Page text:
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Effectiveness of the Genomics ADvISER, a decision aid for the selection of incidental genome sequencing results
Wednesday October 21, 2:15 – 2:45 p.m.

Salma Shickh, MS, Genetic Counsellor, St. Michael’s Hospital, University of Toronto

Objectives:
At the end of this session, participants will be able to:

  • Examine the benefits and challenges of using e-tools in clinical genetics practice.
  • Summarize the Genomics ADvISER, an online interactive decision aid to guide patients in selecting incidental results.
  • Compare knowledge and decisional conflict between patients undergoing standard genetic counseling versus patient using the Genomics ADvISER.

The volume and complexity of incidental results (IR) from genome sequencing (GS) makes engaging in pre-test shared decisionmaking with each patient infeasible. Novel e-health tools such as decision aids (DAs) are needed to fill this critical care gap. We created an interactive, online DA (www.genomicsadvisor.com) to guide patients’ selection of IR by “binning” IR into 5 categories: 1. Medically actionable & pharmacogenetic variants 2. Common disease SNPs 3. Mendelian disease variants 4. Early-onset neurological variants 5. Carrier results. This presentation will review the tool and summarize results of a trial that evaluated the effectiveness of the Genomics ADvISER DA compared to genetic counseling. Target audience: Genetic counsellors, genetic counselling students and other providers interested in alternative tools for education and counselling.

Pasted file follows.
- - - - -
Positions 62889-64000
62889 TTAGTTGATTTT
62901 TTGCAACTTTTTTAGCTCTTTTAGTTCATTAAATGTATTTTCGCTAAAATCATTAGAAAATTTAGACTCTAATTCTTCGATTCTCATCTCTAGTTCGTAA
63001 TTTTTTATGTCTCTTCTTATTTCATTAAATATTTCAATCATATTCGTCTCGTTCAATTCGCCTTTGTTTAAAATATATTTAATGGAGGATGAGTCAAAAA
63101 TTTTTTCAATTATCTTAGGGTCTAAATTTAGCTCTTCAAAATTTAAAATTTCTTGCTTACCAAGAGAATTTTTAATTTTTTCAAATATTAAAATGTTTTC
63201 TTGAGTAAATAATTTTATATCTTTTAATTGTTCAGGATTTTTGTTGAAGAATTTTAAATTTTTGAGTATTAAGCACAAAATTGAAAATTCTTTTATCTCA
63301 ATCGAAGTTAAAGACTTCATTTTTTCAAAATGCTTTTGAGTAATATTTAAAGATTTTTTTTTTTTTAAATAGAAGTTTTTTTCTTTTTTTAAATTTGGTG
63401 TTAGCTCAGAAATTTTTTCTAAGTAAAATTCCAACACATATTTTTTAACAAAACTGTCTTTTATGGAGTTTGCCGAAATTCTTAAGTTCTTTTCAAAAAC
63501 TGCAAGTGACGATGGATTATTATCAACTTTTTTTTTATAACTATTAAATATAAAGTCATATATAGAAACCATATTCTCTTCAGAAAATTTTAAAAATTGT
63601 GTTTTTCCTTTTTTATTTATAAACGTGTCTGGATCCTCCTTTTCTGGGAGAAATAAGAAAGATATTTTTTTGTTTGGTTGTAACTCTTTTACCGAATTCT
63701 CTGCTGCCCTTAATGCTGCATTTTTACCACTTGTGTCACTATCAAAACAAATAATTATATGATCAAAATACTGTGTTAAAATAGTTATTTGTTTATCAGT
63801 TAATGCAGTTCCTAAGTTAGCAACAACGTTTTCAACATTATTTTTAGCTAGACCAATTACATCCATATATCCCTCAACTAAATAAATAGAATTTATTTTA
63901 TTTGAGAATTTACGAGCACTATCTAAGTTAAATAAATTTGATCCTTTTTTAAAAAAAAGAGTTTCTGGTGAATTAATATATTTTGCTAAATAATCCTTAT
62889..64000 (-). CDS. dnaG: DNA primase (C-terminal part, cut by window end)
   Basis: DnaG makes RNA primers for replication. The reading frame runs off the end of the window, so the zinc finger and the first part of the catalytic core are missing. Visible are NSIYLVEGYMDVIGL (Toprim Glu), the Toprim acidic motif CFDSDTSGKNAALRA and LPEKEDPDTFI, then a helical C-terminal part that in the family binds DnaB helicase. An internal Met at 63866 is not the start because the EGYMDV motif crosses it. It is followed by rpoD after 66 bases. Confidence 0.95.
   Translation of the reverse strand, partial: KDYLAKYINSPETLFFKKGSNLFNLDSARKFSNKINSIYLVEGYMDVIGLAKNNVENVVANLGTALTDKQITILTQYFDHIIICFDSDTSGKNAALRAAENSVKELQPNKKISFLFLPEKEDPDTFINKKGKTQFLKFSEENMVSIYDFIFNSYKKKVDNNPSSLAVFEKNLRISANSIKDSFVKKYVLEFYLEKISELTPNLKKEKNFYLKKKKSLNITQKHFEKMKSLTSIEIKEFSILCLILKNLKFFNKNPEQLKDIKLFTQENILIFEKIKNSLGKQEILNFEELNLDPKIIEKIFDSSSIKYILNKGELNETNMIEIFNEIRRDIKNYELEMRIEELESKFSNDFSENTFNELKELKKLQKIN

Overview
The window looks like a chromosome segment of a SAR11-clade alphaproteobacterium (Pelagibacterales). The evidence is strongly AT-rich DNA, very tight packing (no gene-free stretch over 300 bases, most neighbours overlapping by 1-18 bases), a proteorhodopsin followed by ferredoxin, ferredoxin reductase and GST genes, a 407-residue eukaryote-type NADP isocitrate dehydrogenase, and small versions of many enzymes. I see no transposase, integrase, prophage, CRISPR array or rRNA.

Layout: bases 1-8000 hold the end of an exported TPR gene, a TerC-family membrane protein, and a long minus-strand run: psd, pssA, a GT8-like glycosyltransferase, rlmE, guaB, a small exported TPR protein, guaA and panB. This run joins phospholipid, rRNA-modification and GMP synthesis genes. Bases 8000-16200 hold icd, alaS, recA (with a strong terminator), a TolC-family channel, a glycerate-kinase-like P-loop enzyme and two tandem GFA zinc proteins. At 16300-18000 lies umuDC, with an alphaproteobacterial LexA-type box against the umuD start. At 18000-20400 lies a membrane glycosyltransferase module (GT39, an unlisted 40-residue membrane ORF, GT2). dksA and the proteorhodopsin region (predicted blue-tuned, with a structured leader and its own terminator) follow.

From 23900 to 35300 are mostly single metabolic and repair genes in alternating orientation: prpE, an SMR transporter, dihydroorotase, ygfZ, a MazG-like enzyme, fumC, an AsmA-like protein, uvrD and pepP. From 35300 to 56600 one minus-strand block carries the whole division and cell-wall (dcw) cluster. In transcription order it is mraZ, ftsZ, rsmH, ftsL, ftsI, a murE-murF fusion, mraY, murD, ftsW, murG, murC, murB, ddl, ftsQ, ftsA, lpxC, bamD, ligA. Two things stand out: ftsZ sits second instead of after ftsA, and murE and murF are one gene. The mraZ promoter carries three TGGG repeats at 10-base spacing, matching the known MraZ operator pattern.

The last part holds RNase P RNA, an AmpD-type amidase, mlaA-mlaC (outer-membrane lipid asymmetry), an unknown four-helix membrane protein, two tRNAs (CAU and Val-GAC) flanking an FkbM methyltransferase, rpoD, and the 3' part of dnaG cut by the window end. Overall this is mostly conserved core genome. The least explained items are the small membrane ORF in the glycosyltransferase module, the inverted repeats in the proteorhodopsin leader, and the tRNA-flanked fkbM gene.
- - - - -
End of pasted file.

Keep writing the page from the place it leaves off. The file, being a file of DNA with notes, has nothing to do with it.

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Genetic testing for all breast and ovarian cancer patients at the time of diagnosis: Can (and should) it be done?
Wednesday October 21, 3:15 – 4:00 p.m.

Jeanna McCuaig, MSc, CGC, CCGC, Genetic Counsellor, Princess Margaret Cancer Centre
Kelly Metcalfe, RN, PhD, Professor, University of Toronto

Objectives:
At the end of this session, participants will be able to:

  • Identify the benefits and limitations of genetic testing for all breast and ovarian cancer patients.
  • Evaluate the clinical and psychosocial impact rapid genetic testing at the time of breast cancer diagnosis.
  • Summarize the benefits and limitations of reflex BRCA tumor testing.

Genetic information is necessary to personalize the care of breast and ovarian cancer patients; however, many patients do not access this information. While genetic testing is recommended for all high-grade serous ovarian cancers, the role of genetic testing for all breast cancer patients is still debated. Alternative genetic testing strategies are being used in increase access and timeliness of genetic information. Dr. Metcalfe will review the Rapid Genetic Testing Study, where genetic testing is offered to breast cancer patients at the time of diagnosis. Ms. McCuaig will discuss the implementation of reflexive BRCA tumour testing for high-grade serous ovarian cancer.

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Genetic Screening in ALS – A National Approach
Wednesday October 21, 4:00 – 4:30 p.m.

Kristiana Salmon, BSc. EMBA, National Programs Manager, Montreal Neurological Institute-Hospital